Cities expected to spend $4.8B on big data and cloud by 2017
Communication, data sharing and application development -- particularly cloud computing and data analytics -- will play a key role in the transformation of city government over the next five years, according to a new report from Pike Research.
Cumulative investment in smart government technology between 2011 and 2017 will be almost $4.8 billion, according to the report Smart Government Technologies.
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Annual investment in smart government technologies in North America alone will surpass $1 billion in 2017, and annual investment in cloud services for smart cities will reach nearly $1.4 billion worldwide by 2017, the report states.
City leaders worldwide are under pressure to deliver economic growth, meet sustainability targets and continue to improve the quality of municipal services at a time when they are facing drastic budget cuts. This is forcing many city leaders to improve efficiency and drive further innovation in the creation and delivery of services.
“Cloud-based computing, in particular, offers new options for cities that reduces capital expenditure, provides access to new skills and reduces time-to-deployment of new solutions,” Eric Woods, research director with Pike Research, a part of Navigant’s Energy Practice, said in a press statement.
“Cloud-based systems also enable cities to take advantage of the huge amounts of operational data they collect to improve efficiency and develop new services,” Woods said.
Cloud computing is a model that gives the workforce in government agencies and business ubiquitous, on-demand network access to a shared pool of configurable computing resources that can be rapidly provisioned and released with minimal management effort or service provider interaction.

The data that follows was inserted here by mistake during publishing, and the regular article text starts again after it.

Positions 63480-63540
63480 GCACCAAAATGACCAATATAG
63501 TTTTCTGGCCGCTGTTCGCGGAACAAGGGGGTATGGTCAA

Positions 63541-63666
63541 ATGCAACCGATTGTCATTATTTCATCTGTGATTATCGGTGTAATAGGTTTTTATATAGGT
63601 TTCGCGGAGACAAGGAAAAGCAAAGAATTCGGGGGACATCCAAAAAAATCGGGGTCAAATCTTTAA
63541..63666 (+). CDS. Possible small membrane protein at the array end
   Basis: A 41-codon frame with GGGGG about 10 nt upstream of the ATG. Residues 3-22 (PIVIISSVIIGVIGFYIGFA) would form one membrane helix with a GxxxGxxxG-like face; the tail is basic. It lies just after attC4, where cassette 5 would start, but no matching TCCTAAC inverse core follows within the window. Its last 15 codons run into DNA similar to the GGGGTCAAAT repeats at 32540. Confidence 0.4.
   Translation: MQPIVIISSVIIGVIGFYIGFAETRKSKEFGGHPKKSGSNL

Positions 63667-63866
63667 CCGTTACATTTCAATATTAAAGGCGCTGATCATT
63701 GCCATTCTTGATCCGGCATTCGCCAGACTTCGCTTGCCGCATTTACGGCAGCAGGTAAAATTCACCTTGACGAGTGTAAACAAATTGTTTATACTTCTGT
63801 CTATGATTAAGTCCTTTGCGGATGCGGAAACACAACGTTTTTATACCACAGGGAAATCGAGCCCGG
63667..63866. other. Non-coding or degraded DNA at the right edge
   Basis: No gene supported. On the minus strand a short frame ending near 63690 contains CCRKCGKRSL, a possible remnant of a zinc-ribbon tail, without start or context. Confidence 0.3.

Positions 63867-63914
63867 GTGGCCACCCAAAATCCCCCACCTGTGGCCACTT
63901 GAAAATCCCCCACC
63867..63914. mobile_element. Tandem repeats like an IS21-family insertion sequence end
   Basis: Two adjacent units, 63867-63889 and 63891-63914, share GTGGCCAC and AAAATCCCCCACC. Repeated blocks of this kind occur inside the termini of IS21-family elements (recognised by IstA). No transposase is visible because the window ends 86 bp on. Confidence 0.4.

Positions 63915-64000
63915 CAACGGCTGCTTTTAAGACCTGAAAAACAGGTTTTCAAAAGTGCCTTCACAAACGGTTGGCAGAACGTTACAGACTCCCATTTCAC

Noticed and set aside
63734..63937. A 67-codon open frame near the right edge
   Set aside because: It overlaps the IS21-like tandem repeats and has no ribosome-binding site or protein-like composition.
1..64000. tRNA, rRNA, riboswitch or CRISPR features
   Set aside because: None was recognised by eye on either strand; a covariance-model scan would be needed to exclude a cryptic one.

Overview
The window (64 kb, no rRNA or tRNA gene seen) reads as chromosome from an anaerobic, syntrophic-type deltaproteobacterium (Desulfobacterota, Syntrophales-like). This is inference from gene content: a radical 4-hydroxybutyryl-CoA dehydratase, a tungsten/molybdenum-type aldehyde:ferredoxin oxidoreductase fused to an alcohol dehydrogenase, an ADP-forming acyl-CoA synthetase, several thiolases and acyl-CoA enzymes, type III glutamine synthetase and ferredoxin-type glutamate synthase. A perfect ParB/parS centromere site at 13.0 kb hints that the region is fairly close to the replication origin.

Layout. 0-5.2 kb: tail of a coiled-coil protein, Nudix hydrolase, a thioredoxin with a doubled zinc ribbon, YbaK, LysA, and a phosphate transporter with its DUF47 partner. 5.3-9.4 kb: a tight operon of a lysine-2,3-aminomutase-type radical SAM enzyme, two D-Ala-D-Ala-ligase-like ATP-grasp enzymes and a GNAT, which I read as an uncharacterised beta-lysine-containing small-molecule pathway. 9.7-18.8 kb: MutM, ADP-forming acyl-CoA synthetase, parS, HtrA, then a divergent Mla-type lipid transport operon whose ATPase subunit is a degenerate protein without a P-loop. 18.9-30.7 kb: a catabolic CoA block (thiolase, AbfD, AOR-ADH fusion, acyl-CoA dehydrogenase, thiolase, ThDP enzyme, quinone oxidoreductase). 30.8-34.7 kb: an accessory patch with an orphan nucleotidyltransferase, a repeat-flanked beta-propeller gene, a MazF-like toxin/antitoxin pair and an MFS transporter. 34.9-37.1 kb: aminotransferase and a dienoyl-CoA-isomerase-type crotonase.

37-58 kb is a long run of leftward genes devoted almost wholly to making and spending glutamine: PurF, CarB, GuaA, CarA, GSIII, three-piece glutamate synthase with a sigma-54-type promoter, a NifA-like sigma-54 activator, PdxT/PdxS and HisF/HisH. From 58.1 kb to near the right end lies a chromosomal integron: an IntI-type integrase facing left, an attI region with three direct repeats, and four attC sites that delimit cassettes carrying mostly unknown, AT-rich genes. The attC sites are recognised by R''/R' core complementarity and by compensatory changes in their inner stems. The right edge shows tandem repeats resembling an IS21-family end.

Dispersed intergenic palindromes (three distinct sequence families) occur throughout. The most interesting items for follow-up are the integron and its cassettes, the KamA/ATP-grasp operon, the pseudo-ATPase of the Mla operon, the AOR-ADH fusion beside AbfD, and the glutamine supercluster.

City leaders are also looking at investment in technology as a means of spurring economic growth. This includes a range of strategies: making the city a center of clean tech development and innovation, creating new types of digital commerce and development, becoming an exporter of technology or retaining or establishing a position as a regional trading hub. Each of these approaches requires a vision of where the city is heading, an investment in infrastructure and a commitment to innovation, the study concludes.
The report includes profiles of major smart government initiatives around the world and also examines the strategies of key players in the smart government market including government agencies, IT companies, telcos, and infrastructure providers.
Rutrell Yasin is senior editor for Government Computer News. Follow him on Twitter: @Yasin36.